At the 13:55 mark in the video, Sandra, you are off camera. You’ve been knocked to the ground by the State Trooper and a female officer. You tell them, among other things… “You knock my head in the ground and I got epilepsy.” The trooper says, “Good, good.” Sandra, the medical examiner said you died because of asphyxiation. Sandra, from one epileptic to another, I know that when an epileptic has a grand mal seizure, that person stops breathing. Many die from asphyxiation. I have had grand mal seizures. I have managed to survive them because I have never been alone when it has happened. I have always had loved ones who have acted quickly to get me the emergency care I need.
As of yet, there is no video of when they booked you into jail, Sandra. Right now, I don’t know what happened to you. And you were so close to me. Maybe just an hour from my doorstep. So far, the last time I saw you alive was when the female officer took you out of her car to pat you down. The only video about the jail, so far, is when they supposedly found you. When I watched that video, I started to cry. However, I didn’t let myself cry because of my epilepsy. If I get too emotionally wound up I could have a grand mal seizure. I was home alone when I watched that video. If I had a seizure alone, I could die. So, I didn’t let myself cry about the video of the jail where you lay dead. I’m sorry I wasn’t able to shed the tears for you I would have liked to.
As I watched that jail video, I noticed that the cell you were in was near a back exit door. They put you in a hallway with a door closing off the hallway from the other holding cells. The other holding cells could be seen by camera. Your cell could not. They left you all alone. Isolated. Unseen. Vulnerable. The most dangerous situation to be in for an epileptic. The only way they could have endangered you more was if they put you in a tub of water. It seemed the only way a passerby could see you was if they bent down to look in a little window at the bottom of your cell door.
This jail video made me think of many possibilities. At almost every jail, in any area where there is interaction between police officers and prisoners, there are video cameras recording all interactions. I’m sure, Sandra, the booking area at the jail you were taken to had video cameras. I would really like to see you alive and well at the booking desk. Until I do, I have to consider several possibilities.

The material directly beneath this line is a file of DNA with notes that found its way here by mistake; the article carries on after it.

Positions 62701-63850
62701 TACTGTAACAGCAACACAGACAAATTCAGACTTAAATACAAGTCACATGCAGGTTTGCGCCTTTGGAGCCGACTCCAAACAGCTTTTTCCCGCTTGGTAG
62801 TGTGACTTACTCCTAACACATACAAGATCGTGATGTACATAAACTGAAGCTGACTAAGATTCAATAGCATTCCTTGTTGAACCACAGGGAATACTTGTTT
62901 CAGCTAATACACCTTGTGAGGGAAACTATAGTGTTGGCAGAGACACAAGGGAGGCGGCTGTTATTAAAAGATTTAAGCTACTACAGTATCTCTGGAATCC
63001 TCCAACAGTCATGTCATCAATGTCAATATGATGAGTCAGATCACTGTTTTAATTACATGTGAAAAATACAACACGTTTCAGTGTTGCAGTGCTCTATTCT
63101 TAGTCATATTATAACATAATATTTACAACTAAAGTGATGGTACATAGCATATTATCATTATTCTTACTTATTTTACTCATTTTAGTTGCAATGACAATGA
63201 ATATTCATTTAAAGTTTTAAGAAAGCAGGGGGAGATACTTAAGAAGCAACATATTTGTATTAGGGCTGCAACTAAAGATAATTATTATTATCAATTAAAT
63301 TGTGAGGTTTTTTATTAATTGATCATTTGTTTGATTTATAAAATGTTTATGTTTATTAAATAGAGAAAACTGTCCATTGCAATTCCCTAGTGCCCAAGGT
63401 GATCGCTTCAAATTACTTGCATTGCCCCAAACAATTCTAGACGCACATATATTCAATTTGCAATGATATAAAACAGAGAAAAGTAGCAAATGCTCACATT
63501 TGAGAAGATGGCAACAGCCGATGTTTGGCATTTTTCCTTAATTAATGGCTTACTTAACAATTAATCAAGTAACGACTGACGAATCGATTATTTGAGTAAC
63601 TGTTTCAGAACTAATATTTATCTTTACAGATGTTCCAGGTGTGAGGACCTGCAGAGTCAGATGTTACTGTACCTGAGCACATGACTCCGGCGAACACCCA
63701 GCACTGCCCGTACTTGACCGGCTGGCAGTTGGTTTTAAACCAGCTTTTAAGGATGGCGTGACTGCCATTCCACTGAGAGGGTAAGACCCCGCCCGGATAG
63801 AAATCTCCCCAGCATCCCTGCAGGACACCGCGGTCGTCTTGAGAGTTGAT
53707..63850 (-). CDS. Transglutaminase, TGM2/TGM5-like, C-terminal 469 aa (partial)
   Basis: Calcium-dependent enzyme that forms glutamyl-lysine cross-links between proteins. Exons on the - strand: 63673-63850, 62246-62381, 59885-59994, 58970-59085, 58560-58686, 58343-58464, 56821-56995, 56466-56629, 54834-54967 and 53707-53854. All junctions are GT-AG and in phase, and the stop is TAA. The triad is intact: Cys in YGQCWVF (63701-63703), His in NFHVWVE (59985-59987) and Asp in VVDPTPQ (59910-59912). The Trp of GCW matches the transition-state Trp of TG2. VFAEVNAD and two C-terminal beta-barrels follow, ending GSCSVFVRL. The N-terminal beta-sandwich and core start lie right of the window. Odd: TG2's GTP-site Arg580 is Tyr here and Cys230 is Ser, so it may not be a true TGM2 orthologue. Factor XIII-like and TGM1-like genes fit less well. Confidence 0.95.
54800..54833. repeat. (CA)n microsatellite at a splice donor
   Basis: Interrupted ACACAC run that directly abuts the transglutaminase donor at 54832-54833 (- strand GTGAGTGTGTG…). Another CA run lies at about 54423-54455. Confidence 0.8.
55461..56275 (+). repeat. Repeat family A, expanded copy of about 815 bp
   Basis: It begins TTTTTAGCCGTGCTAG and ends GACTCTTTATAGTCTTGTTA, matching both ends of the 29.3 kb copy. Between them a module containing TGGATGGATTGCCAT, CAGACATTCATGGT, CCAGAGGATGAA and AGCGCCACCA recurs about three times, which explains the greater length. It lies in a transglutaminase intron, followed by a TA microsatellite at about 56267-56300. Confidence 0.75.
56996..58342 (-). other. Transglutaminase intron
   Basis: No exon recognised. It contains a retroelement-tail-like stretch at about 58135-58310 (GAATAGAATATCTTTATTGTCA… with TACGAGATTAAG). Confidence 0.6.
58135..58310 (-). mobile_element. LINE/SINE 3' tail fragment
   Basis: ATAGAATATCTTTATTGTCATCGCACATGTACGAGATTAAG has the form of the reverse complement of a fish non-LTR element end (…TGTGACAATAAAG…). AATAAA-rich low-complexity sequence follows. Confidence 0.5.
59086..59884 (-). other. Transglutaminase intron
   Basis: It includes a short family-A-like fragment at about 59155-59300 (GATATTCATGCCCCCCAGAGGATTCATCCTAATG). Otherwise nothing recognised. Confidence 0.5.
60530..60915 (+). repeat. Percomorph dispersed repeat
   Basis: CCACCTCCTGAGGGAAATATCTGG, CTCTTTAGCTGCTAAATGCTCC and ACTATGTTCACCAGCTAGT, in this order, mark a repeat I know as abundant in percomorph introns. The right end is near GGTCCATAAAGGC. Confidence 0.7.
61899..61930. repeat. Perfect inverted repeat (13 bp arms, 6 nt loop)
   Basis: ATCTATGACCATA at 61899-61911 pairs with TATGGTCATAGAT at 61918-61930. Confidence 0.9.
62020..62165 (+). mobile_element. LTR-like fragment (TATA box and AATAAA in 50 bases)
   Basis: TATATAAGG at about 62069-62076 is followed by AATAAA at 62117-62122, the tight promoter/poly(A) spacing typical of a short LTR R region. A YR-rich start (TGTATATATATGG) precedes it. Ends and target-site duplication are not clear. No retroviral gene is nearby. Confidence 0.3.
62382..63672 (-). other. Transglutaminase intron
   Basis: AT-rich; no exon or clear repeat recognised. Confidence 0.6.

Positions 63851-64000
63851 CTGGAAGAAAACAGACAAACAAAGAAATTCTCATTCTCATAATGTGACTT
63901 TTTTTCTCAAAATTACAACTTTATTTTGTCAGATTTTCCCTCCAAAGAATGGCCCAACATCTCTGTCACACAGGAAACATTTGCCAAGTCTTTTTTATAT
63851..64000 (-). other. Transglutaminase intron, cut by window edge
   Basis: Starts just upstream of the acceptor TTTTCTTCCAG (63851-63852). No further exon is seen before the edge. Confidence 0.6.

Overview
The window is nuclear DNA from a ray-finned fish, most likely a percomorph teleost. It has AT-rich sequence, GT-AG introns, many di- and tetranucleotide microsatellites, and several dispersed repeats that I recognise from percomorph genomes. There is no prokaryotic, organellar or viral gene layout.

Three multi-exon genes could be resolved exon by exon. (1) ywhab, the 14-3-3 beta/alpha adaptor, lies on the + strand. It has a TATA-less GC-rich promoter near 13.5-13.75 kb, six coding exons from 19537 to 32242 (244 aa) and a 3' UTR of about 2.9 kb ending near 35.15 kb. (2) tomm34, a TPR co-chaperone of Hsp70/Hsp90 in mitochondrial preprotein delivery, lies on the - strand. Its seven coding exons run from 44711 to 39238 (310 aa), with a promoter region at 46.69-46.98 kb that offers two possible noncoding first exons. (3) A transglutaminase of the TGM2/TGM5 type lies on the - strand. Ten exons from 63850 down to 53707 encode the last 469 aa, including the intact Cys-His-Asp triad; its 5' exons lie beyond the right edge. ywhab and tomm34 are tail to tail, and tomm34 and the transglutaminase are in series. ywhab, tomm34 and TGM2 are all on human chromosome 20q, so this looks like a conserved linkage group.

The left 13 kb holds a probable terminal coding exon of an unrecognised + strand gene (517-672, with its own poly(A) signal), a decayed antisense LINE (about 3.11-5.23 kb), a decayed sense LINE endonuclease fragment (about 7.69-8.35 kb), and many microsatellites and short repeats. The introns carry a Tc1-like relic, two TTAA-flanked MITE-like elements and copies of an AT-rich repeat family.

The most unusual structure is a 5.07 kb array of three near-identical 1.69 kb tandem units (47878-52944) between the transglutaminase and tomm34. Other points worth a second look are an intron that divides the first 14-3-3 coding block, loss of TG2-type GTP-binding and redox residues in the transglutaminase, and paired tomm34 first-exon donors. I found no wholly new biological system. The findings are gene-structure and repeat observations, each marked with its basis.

One possibility, Sandra, is that you had a seizure en route to the jail. If you did, you would have thrashed around and kicked in the back of the patrol car. The officer may have thought you were just causing trouble. Sandra, I believe it is possible you may have died in the back of that female officer’s police car. I believe it is possible that you never went to the booking desk because you arrived at the jail dead. I believe it is possible they brought you in that back, secluded exit, unseen, and hid you away, all alone, disgracefully and disrespectfully, in that isolated cell. Sandra, I believe it’s possible. I will continue to believe it’s possible until I see you in a booking video.
Another possibility, if the police release a booking video proving you arrived alive and well at the jail, is that you had a seizure in that cell all alone. Law enforcement must have heard the same words I heard about your epilepsy on your arrest video. They know if they did not get you proper medical attention for your epilepsy, after telling them you had the disease, and had a seizure in custody, they would be held liable for your death. Sandra, it’s possible that if you had a seizure and died in that cell it only took minutes. It would have happened suddenly. You may have had no warning. When they found you dead, it’s possible they made up this story of you hanging yourself. I don’t believe you killed yourself.
When the medical examiner looked at your body, if you had died from a seizure, he would have found that you asphyxiated. That’s exactly what the medical examiner said. He said you died of asphyxiation. The only thing he failed to say, is why you died of asphyxiation.
Sandra, I don’t personally know you. I don’t really know if you had epilepsy or not. But, I do know crying out you have epilepsy is not something most people would think to do in a situation like yours. Most people go about their lives blissfully unaware of epilepsy. I think, Sandra, that you had a seizure and died. I think, Sandra, the stress from how you were treated triggered it. I think, Sandra, law enforcement failed to take care of you. I think, Sandra, you shouldn’t have died.